Or, how to paint your minis quickly, so you can get to the fun part!
I love being a wargamer. You get to spend hours researching (or making up) your army’s background and putting together killer lists. You kitbash your models and then you get to play with them, in what amounts to a politer version of when you used to smash your toys together as a kid.
On the down side, you also have to paint the gits, an activity I find extraordinarily boring and unrewarding (Ed – For Shame!), due to me taking ages to paint models to a level of what others would consider acceptable. But I do so dislike playing with unpainted models, too*. So over the years, I’ve developed a few tips and techniques that help get all my minis to just above tabletop standard in not a lot of time at all:
Keep it Simple Stupid (KISS)
An ex-friend once passive aggressively** tried to insult my painting skills by saying that my figures always look great from a distance, but they fall apart when looked at too closely. To which I replied, “Yes, but at least I have a painted army”.
Since then, I’ve thought long and hard about this statement and apart from concluding that my reply was a sick burn, I’ve also realised this is nothing to be ashamed of. Simple paint schemes work and can even look better than complicated ones. In an era where model detail is increasing, it’s tempting to focus on the micro scale rather than the macro. Which is where the simple paint job comes in.
Let’s take the DeathWatch. They’re black with silver and gold highlighted details. It’s a sleek paint scheme due to the emphasis the black provides to the model. Yet GW painters seem to want to focus on the fact they carry so much shit about.
Instead, I submit my own (far quicker to paint) scheme.
Far more in keeping with the original ethos of the DeathWatch theme, quicker to paint and less of a bugger when your squad gets removed on the first turn because some git decided to spring a Titan legion on you.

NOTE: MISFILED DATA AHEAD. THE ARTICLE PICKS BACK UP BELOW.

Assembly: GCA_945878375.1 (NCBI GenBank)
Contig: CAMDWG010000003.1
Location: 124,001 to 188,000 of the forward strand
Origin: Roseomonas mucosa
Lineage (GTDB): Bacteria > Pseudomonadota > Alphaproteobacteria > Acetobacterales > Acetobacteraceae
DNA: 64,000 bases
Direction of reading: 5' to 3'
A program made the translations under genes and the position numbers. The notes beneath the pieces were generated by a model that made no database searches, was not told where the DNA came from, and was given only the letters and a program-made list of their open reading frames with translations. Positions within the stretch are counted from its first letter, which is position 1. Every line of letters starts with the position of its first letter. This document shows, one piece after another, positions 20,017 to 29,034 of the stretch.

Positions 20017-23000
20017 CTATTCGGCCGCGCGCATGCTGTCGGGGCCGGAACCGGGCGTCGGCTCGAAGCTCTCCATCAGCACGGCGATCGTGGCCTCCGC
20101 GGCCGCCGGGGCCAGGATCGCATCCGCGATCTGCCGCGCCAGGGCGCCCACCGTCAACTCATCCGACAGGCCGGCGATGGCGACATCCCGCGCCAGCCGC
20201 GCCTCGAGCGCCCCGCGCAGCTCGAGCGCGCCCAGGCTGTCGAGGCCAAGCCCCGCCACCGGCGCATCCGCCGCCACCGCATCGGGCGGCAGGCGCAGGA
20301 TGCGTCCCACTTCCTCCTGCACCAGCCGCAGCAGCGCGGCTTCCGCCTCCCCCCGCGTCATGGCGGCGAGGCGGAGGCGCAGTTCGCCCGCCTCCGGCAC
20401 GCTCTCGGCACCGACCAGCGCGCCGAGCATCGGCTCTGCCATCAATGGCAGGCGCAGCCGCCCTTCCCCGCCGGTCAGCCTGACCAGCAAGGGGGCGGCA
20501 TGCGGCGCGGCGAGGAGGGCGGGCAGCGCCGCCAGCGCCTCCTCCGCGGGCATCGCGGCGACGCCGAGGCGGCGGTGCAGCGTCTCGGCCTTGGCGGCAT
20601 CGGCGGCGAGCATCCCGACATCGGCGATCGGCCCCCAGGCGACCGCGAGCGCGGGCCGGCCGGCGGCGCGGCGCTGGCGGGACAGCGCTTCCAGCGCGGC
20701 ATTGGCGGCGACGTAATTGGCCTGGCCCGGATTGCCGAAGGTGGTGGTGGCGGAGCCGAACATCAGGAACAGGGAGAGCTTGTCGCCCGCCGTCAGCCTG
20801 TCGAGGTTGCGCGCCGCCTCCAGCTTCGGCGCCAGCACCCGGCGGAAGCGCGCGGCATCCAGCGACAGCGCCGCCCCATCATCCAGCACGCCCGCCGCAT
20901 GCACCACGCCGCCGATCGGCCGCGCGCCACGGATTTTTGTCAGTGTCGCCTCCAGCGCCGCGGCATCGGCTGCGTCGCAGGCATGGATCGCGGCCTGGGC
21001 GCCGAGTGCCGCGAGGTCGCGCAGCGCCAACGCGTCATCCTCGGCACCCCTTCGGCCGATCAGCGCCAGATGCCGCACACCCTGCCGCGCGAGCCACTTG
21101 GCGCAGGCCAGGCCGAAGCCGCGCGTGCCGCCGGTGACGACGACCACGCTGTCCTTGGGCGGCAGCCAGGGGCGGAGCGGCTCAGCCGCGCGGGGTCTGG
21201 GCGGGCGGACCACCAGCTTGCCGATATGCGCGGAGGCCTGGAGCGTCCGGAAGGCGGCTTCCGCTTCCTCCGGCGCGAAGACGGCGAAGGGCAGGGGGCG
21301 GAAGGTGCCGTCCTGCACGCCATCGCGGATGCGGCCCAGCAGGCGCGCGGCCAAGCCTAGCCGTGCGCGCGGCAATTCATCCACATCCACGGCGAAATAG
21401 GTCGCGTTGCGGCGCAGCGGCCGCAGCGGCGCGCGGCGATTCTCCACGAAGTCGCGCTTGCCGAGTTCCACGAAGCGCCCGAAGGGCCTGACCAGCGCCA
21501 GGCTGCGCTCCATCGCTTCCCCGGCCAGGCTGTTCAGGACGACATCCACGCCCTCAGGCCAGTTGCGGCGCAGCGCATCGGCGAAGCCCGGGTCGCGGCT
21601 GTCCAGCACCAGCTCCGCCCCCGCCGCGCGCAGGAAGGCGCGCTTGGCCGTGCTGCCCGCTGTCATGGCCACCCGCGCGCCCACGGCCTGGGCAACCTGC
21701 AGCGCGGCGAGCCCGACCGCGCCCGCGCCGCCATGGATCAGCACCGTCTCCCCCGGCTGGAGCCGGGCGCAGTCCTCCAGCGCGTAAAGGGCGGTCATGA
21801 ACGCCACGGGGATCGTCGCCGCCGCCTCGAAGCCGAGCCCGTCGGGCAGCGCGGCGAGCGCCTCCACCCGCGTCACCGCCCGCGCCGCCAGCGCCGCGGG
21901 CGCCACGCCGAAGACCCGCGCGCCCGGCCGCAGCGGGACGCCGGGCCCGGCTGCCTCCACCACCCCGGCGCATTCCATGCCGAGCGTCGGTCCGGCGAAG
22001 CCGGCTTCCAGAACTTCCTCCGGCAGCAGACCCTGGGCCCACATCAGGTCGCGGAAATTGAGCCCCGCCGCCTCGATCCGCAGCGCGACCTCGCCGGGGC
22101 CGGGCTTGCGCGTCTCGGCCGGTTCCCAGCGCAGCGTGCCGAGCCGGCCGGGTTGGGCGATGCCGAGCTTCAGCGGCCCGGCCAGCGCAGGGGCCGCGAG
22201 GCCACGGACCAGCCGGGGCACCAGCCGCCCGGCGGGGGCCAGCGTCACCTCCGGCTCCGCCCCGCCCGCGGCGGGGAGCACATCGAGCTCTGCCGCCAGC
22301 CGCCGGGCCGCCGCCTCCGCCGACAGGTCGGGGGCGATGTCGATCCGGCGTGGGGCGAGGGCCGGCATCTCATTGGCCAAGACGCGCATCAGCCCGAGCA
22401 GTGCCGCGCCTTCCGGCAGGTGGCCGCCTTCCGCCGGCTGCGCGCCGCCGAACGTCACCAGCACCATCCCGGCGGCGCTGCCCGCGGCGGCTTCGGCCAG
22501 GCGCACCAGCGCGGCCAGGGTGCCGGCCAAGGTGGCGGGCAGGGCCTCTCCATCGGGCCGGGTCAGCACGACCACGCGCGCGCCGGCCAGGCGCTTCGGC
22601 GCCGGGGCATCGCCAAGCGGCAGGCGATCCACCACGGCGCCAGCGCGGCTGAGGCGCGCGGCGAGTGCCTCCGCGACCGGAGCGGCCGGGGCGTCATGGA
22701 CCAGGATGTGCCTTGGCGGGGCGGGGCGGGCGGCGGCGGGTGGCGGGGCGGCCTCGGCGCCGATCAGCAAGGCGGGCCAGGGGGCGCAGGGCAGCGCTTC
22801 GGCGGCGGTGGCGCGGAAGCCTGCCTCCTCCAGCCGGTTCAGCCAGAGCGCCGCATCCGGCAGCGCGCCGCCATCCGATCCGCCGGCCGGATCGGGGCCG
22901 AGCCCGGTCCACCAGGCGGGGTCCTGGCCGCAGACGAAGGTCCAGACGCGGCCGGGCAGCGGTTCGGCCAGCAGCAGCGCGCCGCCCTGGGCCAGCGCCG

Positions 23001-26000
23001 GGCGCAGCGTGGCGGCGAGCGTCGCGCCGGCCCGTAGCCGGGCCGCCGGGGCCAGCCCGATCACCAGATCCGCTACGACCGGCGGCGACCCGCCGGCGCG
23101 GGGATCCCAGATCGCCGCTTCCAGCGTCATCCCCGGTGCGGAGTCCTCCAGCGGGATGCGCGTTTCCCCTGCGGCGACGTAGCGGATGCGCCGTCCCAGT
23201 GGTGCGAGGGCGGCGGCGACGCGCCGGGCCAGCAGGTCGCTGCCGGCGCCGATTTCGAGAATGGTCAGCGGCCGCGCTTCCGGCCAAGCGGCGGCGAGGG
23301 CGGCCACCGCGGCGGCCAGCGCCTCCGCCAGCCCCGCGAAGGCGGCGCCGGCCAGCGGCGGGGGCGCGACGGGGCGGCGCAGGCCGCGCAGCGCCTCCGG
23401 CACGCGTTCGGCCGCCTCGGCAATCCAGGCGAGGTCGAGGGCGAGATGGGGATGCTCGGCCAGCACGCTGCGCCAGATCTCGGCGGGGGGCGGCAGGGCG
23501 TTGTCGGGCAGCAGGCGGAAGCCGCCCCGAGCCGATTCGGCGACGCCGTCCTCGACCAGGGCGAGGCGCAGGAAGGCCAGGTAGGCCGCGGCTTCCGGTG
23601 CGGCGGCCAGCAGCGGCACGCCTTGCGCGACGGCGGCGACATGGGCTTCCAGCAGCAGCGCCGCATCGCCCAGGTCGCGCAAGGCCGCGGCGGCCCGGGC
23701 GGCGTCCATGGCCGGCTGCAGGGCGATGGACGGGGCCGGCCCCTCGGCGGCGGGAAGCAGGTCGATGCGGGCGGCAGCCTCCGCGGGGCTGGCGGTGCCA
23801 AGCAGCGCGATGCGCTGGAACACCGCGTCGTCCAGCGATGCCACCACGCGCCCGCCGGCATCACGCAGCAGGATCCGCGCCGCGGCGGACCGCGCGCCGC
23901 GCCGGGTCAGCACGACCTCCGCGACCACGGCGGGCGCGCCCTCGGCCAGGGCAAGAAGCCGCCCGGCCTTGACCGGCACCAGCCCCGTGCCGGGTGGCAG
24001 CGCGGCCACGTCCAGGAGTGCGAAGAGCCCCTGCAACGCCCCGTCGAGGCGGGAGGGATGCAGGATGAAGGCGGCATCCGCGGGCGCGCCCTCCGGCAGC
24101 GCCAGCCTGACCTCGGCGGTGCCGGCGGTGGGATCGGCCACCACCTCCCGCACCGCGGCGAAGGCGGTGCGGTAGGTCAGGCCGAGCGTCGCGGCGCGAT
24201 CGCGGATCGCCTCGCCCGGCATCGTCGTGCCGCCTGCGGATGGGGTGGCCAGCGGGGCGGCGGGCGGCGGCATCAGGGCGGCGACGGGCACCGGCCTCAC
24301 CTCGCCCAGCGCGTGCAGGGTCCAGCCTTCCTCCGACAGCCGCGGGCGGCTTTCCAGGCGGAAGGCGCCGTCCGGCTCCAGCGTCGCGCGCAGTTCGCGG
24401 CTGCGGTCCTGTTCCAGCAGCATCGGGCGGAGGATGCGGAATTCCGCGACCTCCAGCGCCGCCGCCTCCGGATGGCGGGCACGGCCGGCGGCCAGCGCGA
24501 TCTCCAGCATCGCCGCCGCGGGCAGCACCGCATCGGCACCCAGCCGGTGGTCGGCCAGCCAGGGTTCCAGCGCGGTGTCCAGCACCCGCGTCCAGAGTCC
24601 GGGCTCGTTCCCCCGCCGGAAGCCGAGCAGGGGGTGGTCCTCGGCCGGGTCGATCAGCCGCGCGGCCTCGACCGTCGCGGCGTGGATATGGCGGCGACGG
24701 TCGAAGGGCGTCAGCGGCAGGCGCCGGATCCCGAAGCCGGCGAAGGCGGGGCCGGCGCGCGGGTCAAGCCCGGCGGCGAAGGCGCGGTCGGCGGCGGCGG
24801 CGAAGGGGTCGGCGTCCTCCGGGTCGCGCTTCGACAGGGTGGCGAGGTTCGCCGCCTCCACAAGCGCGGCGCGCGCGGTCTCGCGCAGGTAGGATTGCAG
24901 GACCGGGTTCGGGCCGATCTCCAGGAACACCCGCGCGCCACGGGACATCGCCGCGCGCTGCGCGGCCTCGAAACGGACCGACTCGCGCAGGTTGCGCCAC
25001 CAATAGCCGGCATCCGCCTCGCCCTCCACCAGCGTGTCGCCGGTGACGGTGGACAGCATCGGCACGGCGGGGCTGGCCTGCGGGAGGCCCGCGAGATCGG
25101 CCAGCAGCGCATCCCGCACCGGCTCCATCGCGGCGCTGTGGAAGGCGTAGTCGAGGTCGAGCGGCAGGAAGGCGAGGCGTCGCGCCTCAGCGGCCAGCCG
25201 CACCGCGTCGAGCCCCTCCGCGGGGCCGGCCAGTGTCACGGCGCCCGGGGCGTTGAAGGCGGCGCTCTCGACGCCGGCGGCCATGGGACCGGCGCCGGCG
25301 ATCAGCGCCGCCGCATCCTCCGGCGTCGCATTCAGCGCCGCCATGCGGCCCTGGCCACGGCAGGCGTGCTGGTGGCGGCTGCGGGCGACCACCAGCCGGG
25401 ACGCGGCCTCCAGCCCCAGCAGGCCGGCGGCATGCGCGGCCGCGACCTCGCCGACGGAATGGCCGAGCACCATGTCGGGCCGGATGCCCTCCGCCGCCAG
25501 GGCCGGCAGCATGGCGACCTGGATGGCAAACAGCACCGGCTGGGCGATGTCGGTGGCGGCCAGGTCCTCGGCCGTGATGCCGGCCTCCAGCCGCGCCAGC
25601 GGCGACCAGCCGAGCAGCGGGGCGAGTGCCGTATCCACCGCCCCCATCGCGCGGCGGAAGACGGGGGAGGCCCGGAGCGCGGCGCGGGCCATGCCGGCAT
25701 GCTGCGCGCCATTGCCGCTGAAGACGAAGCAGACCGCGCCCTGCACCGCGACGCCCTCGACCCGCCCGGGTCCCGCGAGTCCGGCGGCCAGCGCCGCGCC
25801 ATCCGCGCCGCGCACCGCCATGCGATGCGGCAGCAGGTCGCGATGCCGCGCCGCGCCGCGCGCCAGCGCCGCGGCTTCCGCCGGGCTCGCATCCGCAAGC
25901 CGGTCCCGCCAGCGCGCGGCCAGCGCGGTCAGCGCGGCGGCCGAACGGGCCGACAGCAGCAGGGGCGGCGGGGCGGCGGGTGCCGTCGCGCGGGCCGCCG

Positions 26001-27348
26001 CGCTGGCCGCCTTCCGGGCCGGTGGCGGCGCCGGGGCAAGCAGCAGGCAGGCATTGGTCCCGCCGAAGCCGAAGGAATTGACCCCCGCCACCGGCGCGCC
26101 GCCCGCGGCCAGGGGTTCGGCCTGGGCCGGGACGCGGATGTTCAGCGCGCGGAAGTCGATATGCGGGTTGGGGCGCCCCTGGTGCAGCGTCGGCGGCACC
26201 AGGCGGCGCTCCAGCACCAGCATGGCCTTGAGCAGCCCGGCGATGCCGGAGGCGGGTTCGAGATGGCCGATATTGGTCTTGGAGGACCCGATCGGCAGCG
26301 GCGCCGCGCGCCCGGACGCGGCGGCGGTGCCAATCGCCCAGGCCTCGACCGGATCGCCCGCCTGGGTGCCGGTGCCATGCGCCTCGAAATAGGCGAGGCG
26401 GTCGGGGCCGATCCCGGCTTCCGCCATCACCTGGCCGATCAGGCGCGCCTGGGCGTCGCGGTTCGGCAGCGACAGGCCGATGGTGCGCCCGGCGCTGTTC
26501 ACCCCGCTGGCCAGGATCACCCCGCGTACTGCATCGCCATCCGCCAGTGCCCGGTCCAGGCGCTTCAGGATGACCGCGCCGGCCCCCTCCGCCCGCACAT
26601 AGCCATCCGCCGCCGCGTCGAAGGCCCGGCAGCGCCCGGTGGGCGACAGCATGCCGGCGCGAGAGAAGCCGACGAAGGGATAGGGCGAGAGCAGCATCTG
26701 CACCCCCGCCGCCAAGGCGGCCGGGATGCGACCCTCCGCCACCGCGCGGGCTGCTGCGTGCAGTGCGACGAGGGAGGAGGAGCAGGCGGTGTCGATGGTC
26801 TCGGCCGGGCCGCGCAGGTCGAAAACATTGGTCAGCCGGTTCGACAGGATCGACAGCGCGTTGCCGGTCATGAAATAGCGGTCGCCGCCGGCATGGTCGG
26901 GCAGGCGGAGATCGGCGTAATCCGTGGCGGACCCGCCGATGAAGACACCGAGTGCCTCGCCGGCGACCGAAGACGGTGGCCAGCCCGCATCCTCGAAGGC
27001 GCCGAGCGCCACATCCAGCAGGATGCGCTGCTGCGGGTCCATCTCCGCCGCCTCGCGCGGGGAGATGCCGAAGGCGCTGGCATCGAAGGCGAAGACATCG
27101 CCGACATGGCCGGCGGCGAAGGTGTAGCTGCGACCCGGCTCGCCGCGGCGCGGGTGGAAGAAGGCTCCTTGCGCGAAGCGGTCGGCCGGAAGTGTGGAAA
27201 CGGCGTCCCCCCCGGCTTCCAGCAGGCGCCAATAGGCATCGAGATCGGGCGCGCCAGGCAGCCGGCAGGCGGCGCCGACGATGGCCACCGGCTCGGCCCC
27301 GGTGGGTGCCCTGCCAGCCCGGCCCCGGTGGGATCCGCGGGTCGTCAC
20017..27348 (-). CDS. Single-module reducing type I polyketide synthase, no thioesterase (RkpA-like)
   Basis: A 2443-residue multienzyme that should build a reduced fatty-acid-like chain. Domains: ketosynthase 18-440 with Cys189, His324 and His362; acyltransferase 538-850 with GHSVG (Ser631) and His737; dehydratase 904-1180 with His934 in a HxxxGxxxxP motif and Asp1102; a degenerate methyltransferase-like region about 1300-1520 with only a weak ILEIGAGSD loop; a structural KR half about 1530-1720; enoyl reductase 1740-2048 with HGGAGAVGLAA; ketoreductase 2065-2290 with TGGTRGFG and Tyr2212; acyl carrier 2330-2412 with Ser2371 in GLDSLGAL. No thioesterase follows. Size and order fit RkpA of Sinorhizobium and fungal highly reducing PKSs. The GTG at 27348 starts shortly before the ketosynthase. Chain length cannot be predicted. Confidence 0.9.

Make a production line
It’s a tip most people will have probably heard of already, but there’s a reason it remains well worn advice. There is nothing more demoralising than spending an hour or two on a model, only to realise you have another 9-19 left to do in the unit. If you paint in stages, you can see your progress across the unit gradually come on.
More than that, it’s easier to get each step finished for all of your models when you can tell yourself something like “this session I’ll paint all of the skin on my models”.
Let washes and drybrushing be your friends
Until a few years ago, I never knew the joys of inks when it came to saving time painting. Whereas now if I’m in a rush and want to add some depth to a model, pick out details or just cover up some sloppy work, I can use the appropriate ink!
For me, this saves time over trying to focus on capturing every small detail with a fifth successive highlighted layer in the way you’re supposed to do it. Instead I can be moving onto the next model.
Before I knew about inks though, I drybrushed things. A handy technique for combining with a black underspray coat that will pick out details and leave recesses unfilled, giving the illusion of some fancy brushwork, it was a ‘go-to’ when it came to plowing through hoard forces.
I once started (and finished) an army two days before a tournament due to drybrushing everything. Whilst I’ve never quite matched that feat since,*** it shows you what is possible if you have time, focus and a quick method of painting 50 Plague Marines.
A few years on and even with my slowly improving painting skills, I still have some minis that look pretty good because of it.
Don’t worry about being messy
This goes hand in hand with drybrushing, but you can apply this to any stage of painting – just focus on getting the paint you want on the mini rather than making it look perfect. There’s always time to do a final sweep of the model to clean up any egregious errors later on – and if you’ve kept things simple, most issues can be covered over by the application of the base colour of the scheme you are using.
Paint in small amounts and often.
My most important tip. If you can do marathon painting sessions, then I admire you. As I’ve gotten older I just don’t have the time or the mental energy available anymore to do them. So I find that painting for 20- 30 minutes a day gives me steady enough progress that I want to come back and do the same the next day.
Combine this with the other tips I’ve mentioned and every session you sit down for should be making progress. Not necessarily significant and it won’t result in earth-shatteringly good paint schemes. But it will mean you spend less time hunched over your models and instead start using them for what they were made for – to be played with!
*My wife cannot understand why I get so anxious about using the wrong kind of base for models in a game. This is just to illustrate I’m one of those people.
**We’re British. It’s how we communicate.
***Probably because I spent the tournament weekend falling asleep mid game.